Indian Official Drains Entire Reservoir to Recover Phone Dropped in Water

A Government official in India has been suspended after reportedly ordering an entire water reservoir to be drained just so he could recover the smartphone he had accidentally dropped into it.

Rajesh Vishwas, a 32-year-old food inspector in Chhattisgarh’s Kanker district, has become the talk of Indian social media because of his involvement in an incident that highlighted the ignorance of government officials in the face of serious environmental issues, like water shortage. Vishwas allegedly abused his power to have roughly two million liters of water from a reservoir in the city of Pakhanjur just so he could recover the brand-new Samsung Galaxy S23 smartphone he had accidentally dropped into the water. The water drained into a nearby canal was reportedly enough to irrigate 6 square kilometers (600 hectares) of farmland.

Photo: Sujitabh Chadhaury/Unsplash

The young food inspector reportedly went on a picnic with his friends at Paralkot Reservoir in Pakhanjur earlier this month. The reservoir receives the overflow of water from a nearby dam, and when Vishwas tried to take a selfie with the rushing water in the background, he inadvertently dropped his new phone in the reservoir. Some local swimmers were brought in to look for the official’s phone, but after two days of searching, they came up empty-handed.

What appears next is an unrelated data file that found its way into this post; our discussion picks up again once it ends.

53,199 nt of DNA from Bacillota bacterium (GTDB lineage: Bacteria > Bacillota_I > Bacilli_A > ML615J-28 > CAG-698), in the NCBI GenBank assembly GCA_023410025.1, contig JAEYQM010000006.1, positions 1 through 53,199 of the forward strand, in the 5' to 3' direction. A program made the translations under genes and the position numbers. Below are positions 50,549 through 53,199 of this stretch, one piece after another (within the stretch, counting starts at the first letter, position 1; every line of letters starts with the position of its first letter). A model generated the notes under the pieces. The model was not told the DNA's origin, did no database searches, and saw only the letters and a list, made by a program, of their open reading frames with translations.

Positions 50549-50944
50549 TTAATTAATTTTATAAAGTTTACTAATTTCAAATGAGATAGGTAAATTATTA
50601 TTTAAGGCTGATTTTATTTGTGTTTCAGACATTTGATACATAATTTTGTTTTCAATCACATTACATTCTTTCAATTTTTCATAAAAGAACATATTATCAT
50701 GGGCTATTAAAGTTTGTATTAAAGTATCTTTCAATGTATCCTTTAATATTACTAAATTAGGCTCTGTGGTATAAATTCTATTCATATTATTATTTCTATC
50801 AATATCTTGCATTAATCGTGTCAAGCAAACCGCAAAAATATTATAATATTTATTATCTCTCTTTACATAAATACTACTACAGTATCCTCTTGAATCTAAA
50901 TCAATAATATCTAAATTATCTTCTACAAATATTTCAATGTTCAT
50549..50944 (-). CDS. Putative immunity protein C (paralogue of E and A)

Vishwas insists that it was the locals who suggested that he drain some of the water from the reservoir to make searching for the dropped phone easier, and even though he allegedly declined at first, he eventually gave in to the pressure and decided to call the subdivision officer (SDO) and ask for permission to drain the reservoir.

“So, I called the subdivision officer who gave an oral clearance since there was only a few feet of water,” Rajesh Vishwas said in a statement. “On Tuesday night, I rented a diesel pump for Rs 7,500 and drew about three feet of water from the 10-foot-deep reservoir over a two-day period. I don’t know how much water it was, but you can ask the villagers, the water is used only for bathing by those who come here for a picnic and not for irrigation or other purposes. The media has exaggerated the news.”


Ram Lal Dhivar, deputy director of the Water Resources Department, admitted that verbal permission for the draining of the reservoir had indeed been given, but he added that the water level had dropped by more than 10 feet. It didn’t take long for the story to spill, and before long Rajesh Vishwas was in hot water.

“Abusing his position, Vishwas wasted lakhs of liters of water during the hot season. This is unacceptable behavior that cannot be tolerated,” Kanker district collector Priyank Shukla said. The Department of Irrigation also expressed its dismay that such a significant amount of water was wasted for such a trivial reason.

“When people are depending upon tankers for water facility in scorching summers, the officer has drained 41 lakh liters which could have been used for irrigation purpose for 1,500 acres of land,” the state’s opposition BJP party’s national vice-president tweeted.


In the face of all this criticism, Rajesh Vishwas defended his decision to have an entire water reservoir drained by claiming that his brand-new Galaxy S23 smartphone contained important departmental information.

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